Invited by a student group, Shkreli’s talk at Harvard University was met with protests and controversy
Martin Shkreli, former CEO of Turing Pharmaceutical, was invited to speak at Harvard University by the Harvard Financial Analysts Club earlier this month.
Moments before his talk was due to start, the fire alarm was set off, resulting in an evacuation of the building by police. The event eventually proceeded after a half an hour delay, but not without further interruptions by student heckles and walk-outs. The Boston Globe reports that Shkreli responded: “Nobody cares, goodbye.”
In 2015, Shkreli was widely condemned and criticised for increasing the price of Daraprim, a drug used to treat AIDS, from $13.50 to $750 per unit.
He is currently awaiting trial, free on a $5,000,000 bail, for an unrelated case of securities fraud. Shkreli was also more recently under fire for the alleged harassment of journalist Lauren Duca on Twitter, earning him a suspension from the social media site.
The event at Harvard was mainly focused on hedge fund management and healthcare. During the talk, several waves of students walked out to attend the ‘teach-in’ event held in a lecture theatre close by.
Organised by the Harvard College Global Health and AIDS Coalition, the panel discussion raised issues on unethical pharmaceutical practices and the treatment of AIDS.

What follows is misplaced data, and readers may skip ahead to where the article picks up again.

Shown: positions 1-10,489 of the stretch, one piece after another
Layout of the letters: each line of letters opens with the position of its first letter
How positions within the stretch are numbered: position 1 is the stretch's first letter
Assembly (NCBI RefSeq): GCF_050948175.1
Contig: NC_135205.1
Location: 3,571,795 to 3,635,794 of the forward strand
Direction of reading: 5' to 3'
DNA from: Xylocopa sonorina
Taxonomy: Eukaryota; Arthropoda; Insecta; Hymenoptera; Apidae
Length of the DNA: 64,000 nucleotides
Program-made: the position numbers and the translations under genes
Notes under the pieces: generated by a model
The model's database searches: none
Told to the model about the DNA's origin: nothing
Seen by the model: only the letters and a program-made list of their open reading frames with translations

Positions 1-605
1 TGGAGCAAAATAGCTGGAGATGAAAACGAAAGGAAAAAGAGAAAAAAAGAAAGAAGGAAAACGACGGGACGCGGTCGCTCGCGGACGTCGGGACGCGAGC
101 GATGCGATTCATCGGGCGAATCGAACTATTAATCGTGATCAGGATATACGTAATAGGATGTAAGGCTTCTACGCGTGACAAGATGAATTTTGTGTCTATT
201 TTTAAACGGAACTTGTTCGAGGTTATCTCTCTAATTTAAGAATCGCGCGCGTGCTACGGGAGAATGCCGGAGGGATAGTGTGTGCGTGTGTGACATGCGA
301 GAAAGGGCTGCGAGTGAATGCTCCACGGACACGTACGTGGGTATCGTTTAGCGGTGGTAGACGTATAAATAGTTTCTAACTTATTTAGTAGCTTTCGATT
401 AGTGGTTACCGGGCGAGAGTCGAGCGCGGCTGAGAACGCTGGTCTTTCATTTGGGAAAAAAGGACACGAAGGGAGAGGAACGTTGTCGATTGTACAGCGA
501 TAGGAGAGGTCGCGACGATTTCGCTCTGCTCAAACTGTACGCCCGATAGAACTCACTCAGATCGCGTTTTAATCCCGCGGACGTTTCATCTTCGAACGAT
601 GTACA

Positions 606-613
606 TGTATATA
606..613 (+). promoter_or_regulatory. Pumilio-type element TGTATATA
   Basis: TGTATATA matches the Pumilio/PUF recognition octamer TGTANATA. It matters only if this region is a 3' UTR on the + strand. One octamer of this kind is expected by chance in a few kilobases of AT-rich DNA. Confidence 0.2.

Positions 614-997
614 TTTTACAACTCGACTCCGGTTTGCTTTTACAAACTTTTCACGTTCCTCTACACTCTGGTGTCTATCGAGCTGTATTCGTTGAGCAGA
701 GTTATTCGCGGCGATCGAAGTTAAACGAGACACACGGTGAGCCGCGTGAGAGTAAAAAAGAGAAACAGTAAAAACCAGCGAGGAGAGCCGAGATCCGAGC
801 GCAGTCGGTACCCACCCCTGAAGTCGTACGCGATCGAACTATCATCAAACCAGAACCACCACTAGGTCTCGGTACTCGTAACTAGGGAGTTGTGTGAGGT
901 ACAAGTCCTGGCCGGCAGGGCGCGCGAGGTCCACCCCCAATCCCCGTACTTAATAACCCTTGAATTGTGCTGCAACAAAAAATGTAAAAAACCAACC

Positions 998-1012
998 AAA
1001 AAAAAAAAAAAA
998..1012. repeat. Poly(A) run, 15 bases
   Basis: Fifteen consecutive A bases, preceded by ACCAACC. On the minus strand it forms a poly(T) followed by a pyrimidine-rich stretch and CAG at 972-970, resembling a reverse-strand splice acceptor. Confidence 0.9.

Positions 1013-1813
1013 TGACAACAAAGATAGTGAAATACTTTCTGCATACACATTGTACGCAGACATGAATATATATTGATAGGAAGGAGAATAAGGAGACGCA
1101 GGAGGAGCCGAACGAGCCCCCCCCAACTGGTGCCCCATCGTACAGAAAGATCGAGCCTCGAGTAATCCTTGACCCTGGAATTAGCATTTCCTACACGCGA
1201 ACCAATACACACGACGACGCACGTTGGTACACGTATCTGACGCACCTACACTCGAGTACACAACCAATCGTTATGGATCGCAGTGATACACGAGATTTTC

Shkreli did not address any of the past drug-hiking allegations. However, towards the end of the event he did comment on a solution to high drug pricing through government intervention, stating that President Donald Trump should start a drug company, something he would be happy to support.
Another event was held the day after at the University of Massachusetts, in Boston, where Shkreli defended the high price of some drug treatments. Although similar controversies were raised before the event, the talk ran with minimal interruptions.
Shkreli was also set to appear at University of California with right-wing sensationalist Milo Yiannopoulos earlier this month, but the visit was cancelled just half an hour prior to its start due to the break out of heated protests.